1. Creates a CloudStorageAccount object by using the AccountName and AccountKey configuration information in the Core.QueueWebJobUsageWeb\web.config file.

  2. Creates an Azure Storage queue client by using CloudStorageAccount.CreateCloudQueueClient.

  3. Uses CloudQueueClient.GetQueueReference to get a reference to the Azure Storage queue with name equal to the value of the SiteManager.StorageQueueName constant.

  4. Uses CloudQueue.CreateIfNotExists to create the Azure Storage queue if it does not exist.

  5. Uses CloudQueue.AddMessage to add a new message to the Azure Storage queue. The modifyRequest business object is serialized into a CloudQueueMessage object, which is added to the Azure Storage queue.

public void AddAsyncOperationRequestToQueue(SiteModifyRequest modifyRequest, 
                                                    string storageConnectionString)
        {
            CloudStorageAccount storageAccount =
                                CloudStorageAccount.Parse(storageConnectionString);

            // Get queue or create a new one if one does not exist.
            CloudQueueClient queueClient = storageAccount.CreateCloudQueueClient();
            CloudQueue queue = queueClient.GetQueueReference(SiteManager.StorageQueueName);
            queue.CreateIfNotExists();

            // Add a message to queue.
            queue.AddMessage(new CloudQueueMessage(JsonConvert.SerializeObject(modifyRequest)));
        }

After the message is added to the Azure Storage Queue, a continuously running Azure WebJob waits for and then processes the new message. The Azure WebJob is defined in Core.QueueWebJobUsage.Job. When the Azure WebJob runs, Main in Core.QueueWebJobUsage.Job\Program.cs creates a new JobHost, and then calls RunAndBlock. The JobHost coordinates calls to methods marked with the QueueTrigger attribute, and watches for messages on a specific queue. RunAndBlock ensures that the Azure WebJob runs continuously and calls ProcessQueueMessage, which is the method to trigger when a new message is added to the Azure Storage Queue. The Azure WebJobs SDK associates the Main thread with ProcessQueueMessage. For more information, see Create a .NET WebJob in Azure Add-in Service.

static void Main()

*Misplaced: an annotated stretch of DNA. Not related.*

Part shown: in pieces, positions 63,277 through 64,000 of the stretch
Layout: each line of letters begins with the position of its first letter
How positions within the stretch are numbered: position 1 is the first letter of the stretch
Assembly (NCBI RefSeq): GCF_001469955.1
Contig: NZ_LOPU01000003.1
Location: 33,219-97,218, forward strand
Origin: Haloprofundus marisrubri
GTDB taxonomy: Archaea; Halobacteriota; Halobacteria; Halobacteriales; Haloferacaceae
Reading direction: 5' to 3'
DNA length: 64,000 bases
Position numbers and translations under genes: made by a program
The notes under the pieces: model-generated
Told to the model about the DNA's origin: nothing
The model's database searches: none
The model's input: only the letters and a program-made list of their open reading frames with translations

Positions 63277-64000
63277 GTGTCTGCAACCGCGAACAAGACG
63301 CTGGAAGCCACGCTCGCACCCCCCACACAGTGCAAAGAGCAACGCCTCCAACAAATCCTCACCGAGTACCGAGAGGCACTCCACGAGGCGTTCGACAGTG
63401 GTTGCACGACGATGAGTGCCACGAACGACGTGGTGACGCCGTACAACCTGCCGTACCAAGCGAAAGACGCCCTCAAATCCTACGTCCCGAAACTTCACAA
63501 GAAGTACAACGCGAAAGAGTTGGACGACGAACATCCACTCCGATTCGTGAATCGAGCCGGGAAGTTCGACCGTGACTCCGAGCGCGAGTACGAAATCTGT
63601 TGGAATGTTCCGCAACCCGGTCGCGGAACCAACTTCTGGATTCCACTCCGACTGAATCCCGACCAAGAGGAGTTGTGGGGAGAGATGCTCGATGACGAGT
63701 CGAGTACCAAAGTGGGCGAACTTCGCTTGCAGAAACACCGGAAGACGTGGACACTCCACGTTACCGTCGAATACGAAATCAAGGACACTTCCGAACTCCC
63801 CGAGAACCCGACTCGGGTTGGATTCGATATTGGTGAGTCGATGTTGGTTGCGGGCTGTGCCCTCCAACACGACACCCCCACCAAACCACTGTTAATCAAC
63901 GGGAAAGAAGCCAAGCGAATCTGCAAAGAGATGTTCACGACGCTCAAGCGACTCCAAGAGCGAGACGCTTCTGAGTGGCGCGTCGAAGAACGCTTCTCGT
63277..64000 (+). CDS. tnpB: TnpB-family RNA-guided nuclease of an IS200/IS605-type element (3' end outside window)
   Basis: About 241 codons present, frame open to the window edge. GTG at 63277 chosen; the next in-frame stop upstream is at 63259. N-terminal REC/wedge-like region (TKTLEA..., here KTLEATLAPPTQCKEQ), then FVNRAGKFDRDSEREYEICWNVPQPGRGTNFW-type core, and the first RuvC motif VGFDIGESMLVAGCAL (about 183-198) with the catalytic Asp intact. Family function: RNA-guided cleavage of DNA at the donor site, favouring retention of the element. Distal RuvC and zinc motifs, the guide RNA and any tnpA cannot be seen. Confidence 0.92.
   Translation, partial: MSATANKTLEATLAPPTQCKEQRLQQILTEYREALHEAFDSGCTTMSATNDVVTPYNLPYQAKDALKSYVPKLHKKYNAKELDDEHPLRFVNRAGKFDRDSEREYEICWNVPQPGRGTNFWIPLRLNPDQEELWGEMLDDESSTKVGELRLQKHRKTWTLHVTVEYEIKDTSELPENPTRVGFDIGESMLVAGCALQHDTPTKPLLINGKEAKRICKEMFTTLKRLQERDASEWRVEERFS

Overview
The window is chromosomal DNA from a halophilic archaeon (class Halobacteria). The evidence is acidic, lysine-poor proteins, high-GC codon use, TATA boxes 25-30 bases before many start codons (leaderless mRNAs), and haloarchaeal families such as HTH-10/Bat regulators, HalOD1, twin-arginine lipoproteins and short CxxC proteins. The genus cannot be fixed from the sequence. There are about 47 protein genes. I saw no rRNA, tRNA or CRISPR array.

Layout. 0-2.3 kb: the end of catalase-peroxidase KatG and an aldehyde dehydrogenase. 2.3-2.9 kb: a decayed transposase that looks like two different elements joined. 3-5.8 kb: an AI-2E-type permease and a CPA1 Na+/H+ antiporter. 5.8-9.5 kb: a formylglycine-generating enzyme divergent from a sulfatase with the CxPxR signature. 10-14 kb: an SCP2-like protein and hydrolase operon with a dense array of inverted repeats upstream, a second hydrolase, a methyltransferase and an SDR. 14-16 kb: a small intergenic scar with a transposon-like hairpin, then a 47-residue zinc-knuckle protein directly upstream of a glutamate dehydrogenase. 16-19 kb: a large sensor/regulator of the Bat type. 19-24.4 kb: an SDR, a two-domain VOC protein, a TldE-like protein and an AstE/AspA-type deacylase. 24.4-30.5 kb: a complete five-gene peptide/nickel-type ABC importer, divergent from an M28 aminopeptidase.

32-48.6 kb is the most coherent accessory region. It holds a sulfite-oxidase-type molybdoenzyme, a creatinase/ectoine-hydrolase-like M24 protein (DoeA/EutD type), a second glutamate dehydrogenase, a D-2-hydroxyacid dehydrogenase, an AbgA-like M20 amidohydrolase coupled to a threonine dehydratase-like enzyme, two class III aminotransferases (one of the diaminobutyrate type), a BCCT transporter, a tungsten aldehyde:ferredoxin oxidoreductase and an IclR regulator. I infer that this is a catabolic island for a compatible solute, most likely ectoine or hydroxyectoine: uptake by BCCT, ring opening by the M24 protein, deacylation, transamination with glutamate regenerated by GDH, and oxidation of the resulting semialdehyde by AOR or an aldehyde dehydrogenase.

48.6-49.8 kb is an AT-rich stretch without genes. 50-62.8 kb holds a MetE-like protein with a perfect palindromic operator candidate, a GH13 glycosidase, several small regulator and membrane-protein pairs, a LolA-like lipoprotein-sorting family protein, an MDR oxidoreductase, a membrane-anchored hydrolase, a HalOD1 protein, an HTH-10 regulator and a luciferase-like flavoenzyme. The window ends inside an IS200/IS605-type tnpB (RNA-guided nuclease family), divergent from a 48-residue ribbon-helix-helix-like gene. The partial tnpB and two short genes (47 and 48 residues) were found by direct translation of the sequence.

{
            var host = new JobHost();
            // The following code ensures that the WebJob will run continuously.
            host.RunAndBlock();
        }

ProcessQueueMessage processes new messages that are added to the Azure Storage queue by:

  1. Using the QueueTrigger attribute to specify that ProcessQueueMessage should be triggered when a new message is written to the queue with name equal to the value of SiteManager.StorageQueueName.

  2. Writing to the log for the Azure WebJob by using the log variable that was passed as a parameter to ProcessQueueMessage.

  3. Calling SiteManager().PerformSiteModification to perform a long-running business process on the site. In this code sample, the thread is put to sleep for 10 seconds, and then a document library is created.

public static void ProcessQueueMessage(
            [QueueTrigger(SiteManager.StorageQueueName)] 
            SiteModifyRequest modifyRequest, TextWriter log)
        {
            log.WriteLine(string.Format("{0} '{1}' {2} '{3}'.",
                            "Received new site modification request with URL", 
                            modifyRequest.SiteUrl, 
                            "from person named as ", 
                            modifyRequest.RequestorName));

            try
            {
                Uri targetSite = new Uri(modifyRequest.SiteUrl);

                // Get the realm for the URL.
                string realm = TokenHelper.GetRealmFromTargetUrl(targetSite);

                // Get the access token for the URL.  
                // Requires this add-in to be registered with the tenant.
                string accessToken = TokenHelper.GetAppOnlyAccessToken(
                                                    TokenHelper.SharePointPrincipal,
                                                    targetSite.Authority, realm).AccessToken;

                // Get client context with access token.
                using (var ctx =
                    TokenHelper.GetClientContextWithAccessToken(
                                                    targetSite.ToString(), accessToken))
                {
                    // Call business logic code.
                    new SiteManager().PerformSiteModification(ctx, modifyRequest);
                }
            }
            catch (Exception ex)
            {
                log.WriteLine(string.Format("Site modification to URL {0} failed with following details.", modifyRequest.SiteUrl));
                log.WriteLine(ex.ToString());
                throw;
            }
        }

See also